How incumbents must think about innovation


Do you want to own 100% of a grape or 10% of a watermelon?

That intriguing question was posed recently in an email forum on healthcare by ITL thought leader Dave Chase but applies broadly to the approach that incumbents take to innovation. Are they satisfied with owning all of their historic market, or will they go after a smaller share of a vastly larger market and give themselves a chance of winning big?

The latest analysis of the data from our Innovator's Edge platform, by our Paul Winston, suggests that incumbents had better think big, because startups certainly are.

As described in detail in this article, early-stage tech companies raised nearly $115 billion—that's "billion," with a "b"—in the first half of 2018. 

The fund-raising covers a whopping 6,420 deals—and those are just for the companies that provided numbers. A further 3,194 companies raised money but didn't specify how much.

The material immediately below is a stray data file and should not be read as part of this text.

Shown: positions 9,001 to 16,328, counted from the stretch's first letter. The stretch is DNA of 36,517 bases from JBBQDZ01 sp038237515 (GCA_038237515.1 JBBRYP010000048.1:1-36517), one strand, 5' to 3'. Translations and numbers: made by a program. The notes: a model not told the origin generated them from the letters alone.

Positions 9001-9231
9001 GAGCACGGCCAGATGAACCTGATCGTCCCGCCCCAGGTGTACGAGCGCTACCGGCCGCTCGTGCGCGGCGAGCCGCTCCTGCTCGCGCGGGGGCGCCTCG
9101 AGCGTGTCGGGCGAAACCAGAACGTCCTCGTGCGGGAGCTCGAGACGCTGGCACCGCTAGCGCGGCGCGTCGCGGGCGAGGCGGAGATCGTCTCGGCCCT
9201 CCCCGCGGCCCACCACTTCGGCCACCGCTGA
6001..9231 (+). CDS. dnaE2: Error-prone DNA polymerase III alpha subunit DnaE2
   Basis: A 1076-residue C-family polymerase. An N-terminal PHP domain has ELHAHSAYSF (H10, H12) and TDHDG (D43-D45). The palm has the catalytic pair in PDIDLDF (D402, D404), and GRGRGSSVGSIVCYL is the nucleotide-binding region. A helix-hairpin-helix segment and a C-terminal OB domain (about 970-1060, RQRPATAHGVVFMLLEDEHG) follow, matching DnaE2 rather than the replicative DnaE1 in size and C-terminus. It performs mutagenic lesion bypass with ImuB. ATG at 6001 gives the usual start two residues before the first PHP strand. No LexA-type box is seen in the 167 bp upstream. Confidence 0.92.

The funding covered a wide variety of technologies, a global focus on innovation (with a heavy representation in Asia, especially China) and attempts to innovate at certain strategic points in the value chain. 

Paul's piece is the most revealing I've seen in a long time on insurtech. Please read and ponder.

Have a great week.

Paul Carroll

Paul Carroll

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Paul Carroll

Paul Carroll is the editor-in-chief of Insurance Thought Leadership.

He is also co-author of A Brief History of a Perfect Future: Inventing the Future We Can Proudly Leave Our Kids by 2050 and Billion Dollar Lessons: What You Can Learn From the Most Inexcusable Business Failures of the Last 25 Years and the author of a best-seller on IBM, published in 1993.

Carroll spent 17 years at the Wall Street Journal as an editor and reporter; he was nominated twice for the Pulitzer Prize. He later was a finalist for a National Magazine Award.